A Recital Of Original Compositions By Matthew Baier Saturday October 15. 2011 8 PM Grace Episcopal Church 130 First Avenue and Franklin Street Nyack, N.Y. 10960 Program Three Short Pieces for Guitar (For Ralph Barile) 2006 1. Anima 2. Waltz 3. Allegro - Lento - Allegro Matthew Baier – Guitar Three Bagatelles For Oboe & Guitar (For Conor Grocki) 2009 1. Allegretto 2. Andante 3. Allegro Jennifer Graham – Oboe & Matthew Baier - Guitar Three Songs On Sonnets By William Shakespeare No. 2 2000-2001 1. #138 When My Love Swears That She Is Made Of Truth 2. #73 That Time Of Year Thou May’st In Me Behold 3. #128 How Oft When Thou, My Music, Music Play’st Marigene Kettler- Soprano, Jacqui Drechsler – Flute, Chris Cardona – Violin & Matthew Baier – Guitar Intermission Transmigration # 2* 2011 By Matthew Baier with Larry Alexander Songs On Hebrew Texts* 2011 1. Pastorale 1 2. Jacobs Ladder (Genesis 28:10-15) 3. Pastorale 2 4. Hear O Israel (Deuteronomy 6:4-9) 5. Halleluyah (Psalm 150) 6. Arise, Shine For Your Light Has Dawned (Isaiah 60:1-3) 7. Who Is A God Like You (Micah 7:18-20) 8. Like A Hind Crying For Water (Psalm 42) 9. I Turn My Eyes To The Mountains (Psalm 121) 10. May The Lord Be Gracious (Psalm 67) Sopranos - Marigene Kettler & Melissa Alexander, Tenor - Roger Ohlsen, Baritone - Russell Ashley, Flute - Jacqui Drechsler, Oboe - Jennifer Graham, Violin - Chris Cardona, Percussion - Ben Carriel, Guitar, Shofar & Percussion - Matthew Baier Asterisks Indicate Debut of Composition Program Notes By The Composer Three Short Pieces for Guitar (2006) This work was written for and with thanks to Ralph Barile for his years of friendship and encouragement in my musical endeavors. The first movement was completed in 1997. The second movement was begun then and finished with the third between 2005 and 2006. The melodic and harmonic content is based on his name as spelled out alphabetically and incorporated into a twelve-tone grid. The atonal or twelve-tone method used here as pioneered by Arnold Schoenberg (1874 –1951) allows for the arrangement of the 12 tones of the chromatic scale in a fixed order or series. These tones are set within a system, which presents forty-eight variants of the original row, and thereby provides a means for motivic construction and unification within the musical work. It differs from my earlier forays into this musical language in that I have used up to four rows simultaneously creating the harmonic accompaniment from the neighboring rows. The construction of these pieces also makes use of a combination of notes, phrases and rhythms based on Fibonacci Numbers e.g. 1,2,3,5,8, etc. (the last two numbers gives you the next number in the sequence) which is closely related to the Golden Mean. The Golden Mean also known as the Golden Ratio and the Divine Proportion is a concept based on the mathematic expression of Phi, which can be used to describe design proportions, which exist in nature, architecture, sculpture and music. Three Bagatelles (2009) Defined generally, the bagatelle is a short and light instrumental piece. It implies no specific form. The title appears first in 1717 in a keyboard work by Francois Couperin and throughout the 18th century the title is commonly found in published collections of dances. The bagatelle takes on a higher artistic place in musical repertoire when taken up by Beethoven (Op. 33, 119 and 126) who, while primarily composing them for extra income and initially considering them “trifles”, still manages to infuse them with his mastery of piano and compositional expertise. Beethoven’s influence reaches far into the following century as bagatelles continue to be written and published in sets for solo piano, varied instruments or ensembles by such diverse composers as Smentena, Dvorak, Saint-Saens, Sibelius, Webern and Bartok. These Three Bagatelles were expressly written for my nephew Conor Grocki (oboe). Number one is composed on an original theme. Bagatelles number two and three, are based on themes of Bagatelles by Beethoven (WoO56 & Op.119 no.10 respectively). I have made use of the Octatonic scale in their treatment. Three Songs On Sonnets By William Shakespeare No.2 (2001) These poems are structured in quatrain and couplet form. Rhetorically, the quatrain prepares for the conclusion in the couplet. I’ve treated the lines freely allowing the words and imagery to suggest the musical phrasing. Special attention was given to establishing the mood of the poems through the use of particular scales or modes. The images of the poems are further reflected by a technique called word painting in which the word meanings are depicted by corresponding musical events. Of the three sets of sonnets I’ve written, No. 2 has a special place in the hearts of the performers and returing audience members. We are delighted to present them again. All three sets are available for sale tonight on CD with a new packaging including the texts and program note. Transmigration No. 2 (2011) Matthew Baier with Larry Alexander Transmigrate: to cause to go from one state of existence or place to another. This electronic work is a musical collage created from selected excerpts of the open microphone cassette recording of my November 2000 recital at St. Paul’s Festival of the Arts in South Nyack. Its themes feature that night’s audience, performers and host’s incidentals and asides in an attempt to engage the audience tonight in a way that may be somewhat unexpected. · “All in all, the creative act is not performed by the artist alone... the spectator brings the work in contact with the external world by deciphering and interpreting its inner qualifications and thus adds his contribution to the creative act”. Marcel Duchamp: (1887-1968) French Surrealist. The tape recording has been sampled and manipulated with the aide of computer software but common compositional techniques in terms of form, balance and structure have been applied. As its title suggets, it is recycled. The sounds, resting spaces and vocal catch phrase may point in any number of directions in terms of meaning, which is left for you to interpret. In assessing this music aesthetically (as well as many modern or contemporary art forms) the following basic questions or guidelines are to be considered: Is it organized, fun, climactic; does it have a sense of space and phrase and finally does it convey meaning? · The auditortium lights may be dimmed during this performance. Please remain seated until the lights come back on. Songs On Hebrew Texts (2011) In this work I have attempted to represent an abbreviated historical time line of Judaism derived from biblical texts in order to reflect along with its message some of its widespread musical influences. The texts include selected passages in roughly chronological order from the Torah (The Five Books Of Moses), the Nev’im (The Prophets) and the Kethuvim (The Writings). The music seeks to capture some aspect of the influences of time and place in this B.C.E record. Following this era the music goes on to suggest with some of the later texts the possible musical renderings from the first millennia C.E. through contemporary times taking the following into consideration: There are three streams or musical traditions from which Jewish music is generally categorized as being derivative of: 1.The Eastern tradition or Mizrahi, with influences from Persia, the middle east and including parts of India. 2. Sephardic, from Arab, Turkish, African and Mediterranean countries including Greece and Spain. 3. Ashkenazi, from Eastern and Central Europe. It is often difficult to define geographic location in these musics as their traditions overlap, as a direct result of the inter-cultural synthesis. While examples of ancient music are practically non-existent, much can be gleaned from written descriptions of performance and some scant musical fragments. The long established practices of the Greek and Persian modal systems of music and their influence on subsequent methods aid much as research in the field continues to explore and reconstruct likely models. I have used features of some of these modes for the melodic material in these pieces. Historically, harmony is not necessarily emphasized in the western sense so I have tried to keep it fairly simple using it to highlight dramatic meaning in the text. More attention has been directed toward establishing melodic interest, ornamentation and rhythm. These pieces reflect the continuation of a pattern that my programs have had for the last several years, which have included some vocal and instrumental music based on religious texts or ideas. This has been unbeknownst to me until quite recently a work in progress, which should culminate in the Fall 2012 concert when some of these works along with new ones will be presented featuring selected texts of the five great religions of the world; Islam (Sufi), Christianity, Judaism, Buddhism and Hindu. Please indicate as you sign in the guest book tonight if you would like to be apprised of info about next years concert. Sonnet 138 (1599) When my love swears that she is made of truth, I do believe her, though I know she lies, That she might think me some untutored youth, Unlearned in the world’s false subtleties. Thus vainly thinking that she thinks me young, Although she knows my days are past the best, Simply I credit her false-speaking tongue: On both sides thus is simple truth suppressed. But wherefore says she not she is unjust? And wherefore say not that I am old? Oh, love’s best habit is in seeming trust, And age in love loves not to have years told. Therefore I lie with her and she with me, And in our faults by lies we flattered be. Sonnet # 73 (1609) That time of year thou mayst in me behold When yellow leaves, or few, do hang Upon those boughs which shake against the cold, Bare ruined choirs, where late the sweet bird sang. In me thou see’st the twilight of such day As after sunset fadeth in the west; Which by and by black night doth take away, Death’s second self that seals up all in rest. In me thou see’st the glowing of such fire, That on the ashes of his youth doth lie, As the deathbed whereon it must expire, Consumed with that which it was nourished by. This thou perceiv’st, which makes thy love more strong, To love that well which thou must leave ere long. Sonnet # 128 (1609) How oft when thou, my music, music play’st Upon that blessed wood whose motion sounds With thy sweet fingers when thou gently sway’st The wiry concord that mine ear confounds, Do I envy those nimble jacks that leap To kiss the tender inward of thy hand, Whilst my poor lips, which should that harvest reap, At the woods boldness by thee blushing stand. To be so tickled they would change their state And situation with those dancing chips, O’er whom thy fingers walk with gentle gait, Making dead wood more blessed than living lips. Since saucy jacks so happy now in this, Give them thy fingers, me thy lips to kiss. Genesis 28:10-15 10. Jacob left Beer- sheba, and set out for Haran. 11. He came upon a certain place and stopped there for the night, for the sun had set. Taking one of the stones of that place, he put it under his head and lay down in that place. 12. He had a dream: a stairway was set upon the ground and its top reached to the sky, and angels of the God were going up and down on it. 13.And the Lord was standing beside him and He said, “I am the Lord, the God of your father Abraham and the God of Isaac; the ground on which you are lying I will assign to you and to your offspring. 14.Your descendants shall be as the dust of the earth; you shall spread out to the west and to the east, to the north and the south. All the families of the earth shall bless themselves by you and your descendants. 15. Remember, I am with you; I will protect you wherever you go and will bring you back to this land. I will not leave you until I have done what I have promised”. Deuteronomy 6:4-9 4. Hear, O Israel. The Lord is our God, the Lord alone. 5. You shall love the Lord God with all your heart and with all your soul and with all your might. 6. Take to heart these instructions with which I charge you this day. 7. Impress them on your children, recite them when you stay at home and when you are away, when you lie down and you get up. 8. Bind them as a sign on your hand and let them serve as a symbol on your forehead. 9. Inscribe them on the doorposts of your house and on your gates. Psalm 150 Hallelujah Praise God in His sanctuary; Praise Him in the sky, His stronghold. 2. Praise Him for His mighty acts; praise Him for His exceeding greatness. 3. Praise Him with blasts of the horn; praise Him with harp and lyre. 4. Praise Him with timbrel and dance; praise Him with lute and pipe. 5. Praise Him with resounding cymbals; praise Him with loud-clashing cymbals. 6. Let all that breathes praise the Lord. Hallelujah. Isaiah 60: 1-3 1. Arise, shine, for your light has dawned; the presence of the Lord has shone upon you! 2. Behold! Darkness shall cover the earth, and thick clouds the peoples; but upon you the Lord will shine. And His presence be seen over you. 3. And nations shall walk by your light, Kings, by your shining radiance. Micah 7:18-20 18. Who is a God like you. Forgiving iniquity and remitting transgression; Who has not maintained His wrath forever against the remnant of His people, because He loves graciousness! 19. He will take us back in love; He will cover up our iniquities. You will hurl all our sins into the sea. 20. You will keep faith with Jacob, Loyalty to Abraham, as you promised on oath to our fathers in days gone by. Psalm 42 For the leader; A maskil of the Korahites. 2. Like a hind crying for water, my soul cries for you O God, 3. my soul thirsts for God, the living God; O when will I come to appear before God! 4. My tears have been my food day and night; I am ever taunted with, “Where is your God”. 5. When I think of this, I pour out my soul; how I walked with the crowd, moved with them. The festive throng, to the House of God with joyous shouts of praise. 6. Why so downcast, my soul, why so disquieted within me? Have hope in God; I will yet praise Him for His saving presence. 7. O my God, my soul is downcast; therefore I think of You in this land of Jordan and Hermon, in Mount Mizar, where deep calls to deep in the roar of your cataracts all your breakers and billows have swept over me. 9. By day the Lord vouchsafe His faithful care, so that at night a song to Him may be with me, a prayer to the God of my life. 10. I say to God my rock, why have you forgotten me, why must I walk in gloom, oppressed by my enemy? 11. Crushing my bones, my foes revile me, taunting me always with, “Where is your God”? 12. Why so downcast, my soul, why so disquieted within me? Have hope in God; I will yet praise Him, my ever-present help, my God. Psalm 121 1. I turn my eyes to the mountains, from where will my help come? 2. My help comes from the Lord, maker of heaven and earth. 3. He will not let your let your foot give way; your guardian will not slumber; 4. See, the guardian of Israel neither slumbers nor sleeps! 5. The Lord is your guardian; the Lord is your protection at your right hand. 6.By day the sun will not strike you nor the moon by night. 7. The Lord will guard you from all harm. He will guard your life. 8. The Lord will guard your going and coming now and forever. Psalm 67 For the leader; with instrumental music. A psalm. A song. 2. May the Lord be gracious to us and bless us, may He show us favor, SELAH. 3. that Your way be known on earth, Your deliverance among all nations.4. Peoples will praise You, O God; all peoples will praise You. 5. Nations will exalt and shout for joy, for You rule the peoples with equity; You guide the nations of the earth. SELAH. 6. The peoples will praise You O God; all peoples will praise You. 7. May the earth yield its produce, may God, our God, bless us. 8. May God bless us, and be revered to the ends of the earth. English Translation from The Jewish Publication Society Bible (JPS) Philadelphia, PA 2008 Genesis 28:10-15 10. Vah/yay/tzay Yaa/kove Meeb/e/ayr sheh/vah, vah/yay/lech chah/rah/nah. 11. Vah/yeef/gah bah/mah/kome, vhy/ah/len sham, kee vah ha/shehm/esh; vah/yee/kach may/ahv/nay hah/mah/kome, vah/yah/saym may/rahsh/o/tahv, vah/yeehs/kahv bah/mah/kome hah/hoo. 12. Vah/yahch/a/lome, ve/hee/nay soo/lahm mootz/ahv ahrt/zah, ver/o/sho mah/gee/yah hah/sham/ye/mah; veh/ee/nay mah/lah/chay Ehl/o/heem o/leem vey/o/deem bo. 13. Veh/ee/nay Ha Shem neet/zav ah/lav, vah/yom/ehr ah/nee Ha Shem eh/lo/hay Ah/vra/ahm vay/lo/hay Yeetz/chak; hah/ah/retz ah/sher ah/tah sho/chayv ah/leh/ha lech/ah eh/te/neh/nah oo/e/zahr/ah/cheh/cha. 14. Veh/ah/yah za/rah/chake/ahf/ahr ha/hahr/ehtz oo/fahr/akzt/ah yah/mah va/kayd/mah vetz/ahf/o/nah vahn/ehg/bah; ven/eev/rech/oo ve/chah kol meesh/pa/cot ha/hah/dahm/ah oo/ve/zahr/ach/ehcha.15. Veh/ee/nay ah/no/chee eem/e/cha ooshem/art/ee/chah be/chol ah/shertay/laych, vah/ha/sheev/o/tee/chah ehl ha/hahd/a/mah hah/zotr kee lo ah/ah/zeh/ve/chah ahdah/shereem ah/see/ta/ee et ah/sher dee/bahr/tee lahch. Psalm 150 1. Ha/lle/lu/yah, hal/le/lu El be/kod/sho, hal/le/lu/hu bir/ki/yah uzo 2.Hal/le/lu/hu vi/gev/ur/o/tav, hal/le/lu/hu be/rovgud/lo. 3. Hal/le/lu/hu be/tei/ka sho/far, hal/le/lu/hu be/nei/vel ve/chi/nor. 4. Hal/le/lu/hu be/tof u/mach/ol, hal/le/lu/hu bem/in/im ve/ug/av. 5.Hal/le/lu/hu vet/ziltz/e/lay sha/ma, hal/le/lu/hu be/tilt/ze/lay te/ru/ah. 6. Kol han/esh/a/ma te/hall/el Yah, hal/le/lu/yah. Psalm 42 1. Lah/men/ah/tzay/ahch mahs/keelleev/nay Ko/rah/ach.2.Ke/ah/yahl tah/ah/rog ahl ah/fee/kay mah/yeem, kayn nahf/shee tah/ah/rog ay/leh/chah Eh/lo/heem. 3. Tzah/mah nahf/shee lay/lo/heem, le/ayl/ chy; mah/ty ah/vo ve/ayr/ah/eh pe/nay Eh/lo/heem? 4. Hah/ye/tah lee deem/ah/tee le/chem. yo/mahm vah/lylah, beh/eh/more ay/ly kol ha/h/yome ah/yay eh/lo/heh/chah. 5. Ay/leh ehz/ke/rah ve/esh/pe/chah ah/ly nahf/shee kee eh/eh/vore bah/sahch, eh/dah/dayme ahd bayt Eh/lo/heem; be/kole ree/nah ve/to/dah hah/mone cho/gayg. 6. Mah teesh/to/chah/chee nahf/shee, vah/teh/he/mee ah/ly; ho/chee/lee lay/lo/heem, kee ode o/deh/noo pah/nahv. 7. Eh/lo/hee, ah/ly nahf/shee tessh/to/chahch, ahl kayn ehz/ka/reh/chah may/eh/rehtz yahr/dayn ve/chehr/mo/neem, may/hahr meetz/ahr. 8. Te/home ehl te/home ko/ray le/kole tzee/no/reh/cha, kol meesh/bah/reh/chah ve/ga/hleh/cha ah/ly ah/va/roo. 9. Yo/mahm ye/tzhah/ah/veh Ha Shem chahs/doe, u/vah/ly/lah shee/ro ee/mee; te/fee/lah le/ayl chah/yy. 10. Om/e/rah le/ayl sahl/ee, lah/mah she/chahch/tah/nee, lah/mah kod/ayr ay/laych be/lah/chatz o/yayve. 11. Be/reh/tzach be/ahtz/mo/ty chay/re/foo/neetzo/re/ry, be/ome/rahm ay/ly kol hah/yome ah/yay eh/lo/heh/cha. 12. Mah teesh/to/chah/chee nahf/shee, u/mah te/heh/mee ah/ly; ho/chee/lee lay/lo/heem, kee ode o/deh/noo ye/shoo/ote pah/ny vay/lo/hy. Selected Texts with Ashkenazi transliteration by Dr. Steven Cooper Biographies Soprano Marigene Kettler has a BA in Vocal Performance from Ithaca College in Ithaca, N.Y. She has studied and performed at the Hochschule fuer Musik in Vienna, Austria, the American Institute of Musical Studies in Graz, Austria and at the Aspen Music Festival in Aspen, Colorado. Marigene has been a featured soloist at the Grace Church Music Series and St. Paul’s Festival of the Arts performing Handel’s Messiah and the Brahms’ Requiem. She has also sung with the New Jersey Pops Orchestra and the Pro Arte Chorale. As a member of the close harmony trio Satin Dolls, Marigene has sung in Atlantic City and Manhattan. She is currently the Executive Director of The Rockland Conservatory of Music in Pearl River, New York. Since moving to N.Y. from Arizona more than 20 years ago, baritone, Russell Ashley has been a familiar face to audiences in the Tri-State area. In addition to appearing as a guest soloist with the Gregg Smith Singers, The Robert De Cormier Singers, and Amor Artis in New York, he has been a featured baritone at Madeline and Chartres Cathedrals in France and at the Madeira Bach Festival. Mr. Ashley has performed frequently with the National Grand Opera, New Jersey State Opera, The Opera Orchestra of New York and The National Chorale. After beginning his career as a music teacher in Phoenix, with Kindergarten through 6th grade students, Mr. Ashley moved to Flagstaff where he worked with high school choruses until 1984. At present he is the baritone soloist at the Reformed Church of Bronxville. He is also the conductor of the P.S. 310 School Chorus in the Bronx. Melissa Alexander is active as a soloist, collaborative artist, vocal coach and educator in the tri-state area. Melissa received her B.A. in piano performance from the State University at Albany and her Master of Music in piano performance and pedagogy from the Hartt School of Music. She also studied and performed at the summer piano festival in Barcelona, Spain. Her most important teachers include Ruth Geiger and Mildred Portney-Chase, both of whom were students of Josef and Rosina Lhevinne in the 1940¹s. Melissa is a founding member of the eclectic quintet Musicora, along with soprano Marigene Kettler. She is assistant music director of Grace Church in Nyack, NY. An energetic educator, Melissa has initiated and directed summer piano camp programs at both Rockland Conservatory of Music and Suburban Community Music School in Summit, N.J. Melissa teaches piano at the Rockland conservatory of Music, Concordia Conservatory, and is on the faculty of Westchester Community College. Tenor Roger Ohlsen has sung with the Edmonton, Calgary, Canadian Operas, Houston, Ottawa, Dallas, Florentine Operas, Theatre-Am-Turm in Frankfurt, Metropolitan Opera, New York Grand Opera, New York City Opera and Opera Orchestra of New York. He had full scholarships to both Manhattan School of Music and Juiliard School of Music in New York and made his debut in New York with The American Opera Centre at Juilliard in Massenet's “Manon” and Puccini’s “Boheme”. Roger has had 17 roles to date with New York City Opera, many roles with Eve Queler in Carnegie Hall. He has performed on the recordings of Charles Osborne’s Oratorio “Souls On Fire” and “Liquid Light” by Crane Kirkbride and Friends. Additionally, he has been a featured tenor at The Asti Opera Restaurant Cabaret in Greenwich Village. Roger has teaching studio in New York where he is currently accepting new students. Contact Roger at: ( Jacquelyn Drechsler was a scholarship student of Mr. Julius Baker at Carnegie Mellon University, where she graduated with honors. In addition she has studied with Thomas Nyfenger, Paige Brooke, Bonnie Lichter and Harold Bennett. She performs regularly in the New York metropolitan area with a variety of chamber groups. She is a founding member of Kaleidoscope, which has performed at Carnegie Recital Hall and in the Third Saturday Concert Series in Manchester, Vermont. Jacquelyn was a featured soloist on the Key West Florida Chamber Series and has also been a soloist with the North Jersey Symphony and the Rockland Suburban Orchestra. In addition to performing, she maintains a private teaching studio and does commercial recording work. Jacquelyn can be heard on: “Ancient Echoes” by Joe Delia, “The Best of Virginia Dare” and “In My Home Town” by Tom Chapin. Jennifer Graham, oboe, earned a Bachelor of Music at the Hartt School of Music and a Masters of Music at the Manhattan School of Music. She freelances in the greater New York area and has performed with The American Composers Orchestra, the Westchester Symphony Orchestra, the New York City Ballet Orchestra and the Prism Chamber Orchestra. Ms. Graham has toured Italy and Costa Rico with the Florida Festival Orchestra and has recorded on the Composers Recordings Inc. label. Violinist Chris Cardona has spent his career performing with many of New York’s finest musical institutions. He holds a BMA from The Julliard School where he studied with Joseph Fuchs. After spending two seasons as a member of the Barcelona Symphony Orchestra, he toured extensively in the U.S. and Europe performing and as a part of several National Touring companies. Chris has played in numerous Broadway shows including “Ragtime” and “My Fair Lady” and was concertmaster for the critically acclaimed production of the chamber opera “Blood On The Dining Room Floor” at the Signature theatre in N.Y.C. In 2005 Chris starred on Broadway as the fiddler in “Fiddler On The Roof” with Rosie O’Donnell. More recently he has been performing in the Broadway production of “Spider Man”. Among the many ensembles he has performed with are the Grammy nominated Eos, Concordia and Riverside Symphony. Percussionist Ben Carriel graduated from Manhattan School of Music, the New England Conservatory and Lehman College. He has performed with the Boston Pops, Boston Ballet and the Boston Opera as well as the Maracaibo Symphony Orchestra and the Aspen Music Festival. He started his career with the Paul Winter Consort and has played at Tanglewood and many other venues in the USA and Latin America. Currently he plays with the Rockland Symphony and the Rockland County Band. He teaches at South Junior High School in Newburgh, New York and has many private students. Composer & Guitarist Matthew Baier received his Bachelor Degree in music from Nyack College, in Nyack, N.Y. where he studied composition with Paul Lilijestrand and classical guitar with Stanley Solow of Nassau Community College on Long Island. He received his MFA degree in Studio Composition from the S.U.N.Y. at Purchase where he studied composition with Dary John Mizelle. From 1999 through 2006 Mr. Baier hosted his annual original chamber music recitals at Saint Paul’s Festival of The Arts in South Nyack. Since 2007 his programs have been held at Grace Episcopal Church in Nyack N.Y. In addition to composing Mr. Baier has performed solo classical guitar recitals at the Queens Public Library, Suffern Free Library, Nyack Library, and The N.Y.U. School of Continuing Education. For comments, questions or info you may write directly to Affiliations: Long Island Composer’s Alliance American Music Center Webpage: and also Matthew Baier on Facebook. All music copyrighted by Matthew Baier 1997, 2000, 2001, 2005, 2006, 2009, & 2011. Guitar: William Del Pilar 1985, Brooklyn, New York. Yemenite Shofar: from Yavne, Israel. Shruti Box by Manjo Kumar, Calcutta, India. Keshav Music Imports. My special thanks: to Marigene Kettler, Melissa Alexander, Russell Ashley, Roger Ohlsen, Jacquelyn Drechsler, Jennifer Graham, Chris Cardona, and Ben Carriel who have graciously given their time and talents in support of my musical endeavors. I would also like to thank: Thayer Woodcock of Grace Church for facilitating the use of this wonderful sanctuary for this concert. William Hargrove (1926 – 2010): the former organizer of the Festival of the Arts in South Nyack / St. Paul’s who enthusiastically programmed my recital each year from 1999 through 2006. Mr. & Mrs. Stanley Solow for their inspirational lifetime commitment to each other and for passing on the pedagogy of The Maestro, Andreas Segovia. Larry Alexander: recording & sound engineer for his curious and creative input. My wife Emily and daughter Stephanie: for their love, inspiration and support. To all of you, the audience, particularly those of you attending year after year. Please sign the guest book so I may update the mailing/e-mail list.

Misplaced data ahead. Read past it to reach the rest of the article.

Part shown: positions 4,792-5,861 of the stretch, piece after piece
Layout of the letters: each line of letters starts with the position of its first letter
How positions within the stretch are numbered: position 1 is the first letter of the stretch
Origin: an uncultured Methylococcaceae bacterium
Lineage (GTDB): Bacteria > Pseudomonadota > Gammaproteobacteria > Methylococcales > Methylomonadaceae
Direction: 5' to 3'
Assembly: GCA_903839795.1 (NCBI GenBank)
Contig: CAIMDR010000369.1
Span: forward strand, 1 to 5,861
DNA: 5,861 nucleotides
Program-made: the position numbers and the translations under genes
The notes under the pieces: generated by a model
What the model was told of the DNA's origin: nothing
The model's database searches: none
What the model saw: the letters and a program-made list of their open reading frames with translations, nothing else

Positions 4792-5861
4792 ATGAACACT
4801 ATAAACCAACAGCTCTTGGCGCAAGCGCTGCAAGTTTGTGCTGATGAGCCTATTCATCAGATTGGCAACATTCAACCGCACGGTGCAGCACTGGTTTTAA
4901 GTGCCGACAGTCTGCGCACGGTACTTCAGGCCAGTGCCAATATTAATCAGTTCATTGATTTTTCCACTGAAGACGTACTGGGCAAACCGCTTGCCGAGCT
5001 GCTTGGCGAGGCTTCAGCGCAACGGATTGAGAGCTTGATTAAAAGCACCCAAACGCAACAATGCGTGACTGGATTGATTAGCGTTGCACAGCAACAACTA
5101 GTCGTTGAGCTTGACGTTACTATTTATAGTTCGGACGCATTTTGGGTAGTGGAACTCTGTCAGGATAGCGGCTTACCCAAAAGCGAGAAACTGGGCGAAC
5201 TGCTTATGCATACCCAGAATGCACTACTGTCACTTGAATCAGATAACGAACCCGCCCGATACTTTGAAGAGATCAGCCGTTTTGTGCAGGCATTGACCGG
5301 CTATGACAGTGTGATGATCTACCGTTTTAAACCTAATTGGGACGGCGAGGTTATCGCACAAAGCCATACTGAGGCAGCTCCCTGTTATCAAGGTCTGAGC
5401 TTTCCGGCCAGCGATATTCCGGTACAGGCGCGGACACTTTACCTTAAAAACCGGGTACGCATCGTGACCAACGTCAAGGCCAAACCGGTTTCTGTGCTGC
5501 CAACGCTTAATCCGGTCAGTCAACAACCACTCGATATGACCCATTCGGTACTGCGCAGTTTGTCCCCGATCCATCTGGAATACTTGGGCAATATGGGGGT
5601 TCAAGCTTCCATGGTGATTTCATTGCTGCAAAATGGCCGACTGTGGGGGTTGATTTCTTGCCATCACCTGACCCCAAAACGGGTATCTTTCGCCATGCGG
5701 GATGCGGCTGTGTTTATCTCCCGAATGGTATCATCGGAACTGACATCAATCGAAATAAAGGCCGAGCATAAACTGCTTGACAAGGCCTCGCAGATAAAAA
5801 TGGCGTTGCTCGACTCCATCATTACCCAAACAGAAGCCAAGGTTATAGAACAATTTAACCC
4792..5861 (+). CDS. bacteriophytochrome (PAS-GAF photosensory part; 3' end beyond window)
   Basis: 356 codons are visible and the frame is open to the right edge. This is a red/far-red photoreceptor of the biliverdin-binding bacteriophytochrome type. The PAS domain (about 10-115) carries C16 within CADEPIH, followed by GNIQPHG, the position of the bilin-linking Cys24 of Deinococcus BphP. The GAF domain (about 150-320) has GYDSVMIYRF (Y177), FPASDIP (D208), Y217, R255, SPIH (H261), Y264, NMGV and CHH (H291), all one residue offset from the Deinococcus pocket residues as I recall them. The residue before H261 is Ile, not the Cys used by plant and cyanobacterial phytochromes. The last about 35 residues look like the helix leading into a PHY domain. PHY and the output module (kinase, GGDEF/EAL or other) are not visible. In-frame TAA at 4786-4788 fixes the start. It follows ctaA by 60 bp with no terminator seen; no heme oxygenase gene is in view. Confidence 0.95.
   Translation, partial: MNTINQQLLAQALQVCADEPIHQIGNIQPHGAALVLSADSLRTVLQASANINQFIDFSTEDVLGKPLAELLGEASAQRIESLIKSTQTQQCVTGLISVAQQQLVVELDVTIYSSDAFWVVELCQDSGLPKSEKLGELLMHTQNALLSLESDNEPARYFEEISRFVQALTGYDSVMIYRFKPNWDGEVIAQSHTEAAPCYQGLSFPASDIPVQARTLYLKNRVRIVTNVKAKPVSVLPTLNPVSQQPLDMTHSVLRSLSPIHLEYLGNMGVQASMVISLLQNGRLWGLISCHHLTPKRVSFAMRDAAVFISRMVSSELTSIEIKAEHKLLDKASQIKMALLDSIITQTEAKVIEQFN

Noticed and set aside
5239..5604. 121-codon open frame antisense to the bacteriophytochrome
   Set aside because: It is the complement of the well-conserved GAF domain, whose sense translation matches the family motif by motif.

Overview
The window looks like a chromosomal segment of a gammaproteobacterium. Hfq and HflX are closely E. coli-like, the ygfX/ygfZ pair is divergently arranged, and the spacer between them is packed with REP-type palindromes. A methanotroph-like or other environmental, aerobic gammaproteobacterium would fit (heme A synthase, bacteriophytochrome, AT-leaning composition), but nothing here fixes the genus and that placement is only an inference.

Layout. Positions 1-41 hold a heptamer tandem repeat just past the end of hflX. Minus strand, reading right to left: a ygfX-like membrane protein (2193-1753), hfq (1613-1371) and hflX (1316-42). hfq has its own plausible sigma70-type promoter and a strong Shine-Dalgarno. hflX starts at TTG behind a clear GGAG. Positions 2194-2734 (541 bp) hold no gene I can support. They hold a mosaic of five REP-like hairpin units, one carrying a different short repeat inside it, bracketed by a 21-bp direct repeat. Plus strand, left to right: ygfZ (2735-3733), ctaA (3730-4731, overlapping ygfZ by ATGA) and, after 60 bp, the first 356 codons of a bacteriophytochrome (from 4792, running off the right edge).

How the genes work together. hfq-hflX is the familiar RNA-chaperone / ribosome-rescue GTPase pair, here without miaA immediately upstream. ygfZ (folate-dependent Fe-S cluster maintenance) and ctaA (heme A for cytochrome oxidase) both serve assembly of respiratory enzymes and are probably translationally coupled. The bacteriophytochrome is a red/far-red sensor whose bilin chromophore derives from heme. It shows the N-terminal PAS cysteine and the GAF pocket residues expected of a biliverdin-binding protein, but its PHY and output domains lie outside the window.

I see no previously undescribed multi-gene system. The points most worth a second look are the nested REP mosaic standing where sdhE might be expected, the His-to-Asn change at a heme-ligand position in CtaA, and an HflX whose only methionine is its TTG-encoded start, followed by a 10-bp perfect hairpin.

Articles Written by matthew_baier

  1. ...... January 30, 2011 in Compositions & Guitar
  2. ...... January 30, 2011 in Compositions & Electro-Acoustic & Electronics Only & Woodwind Solo
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  4. ...... October 24, 2010 in Composer & Matthew Baier & Soprano with Instruments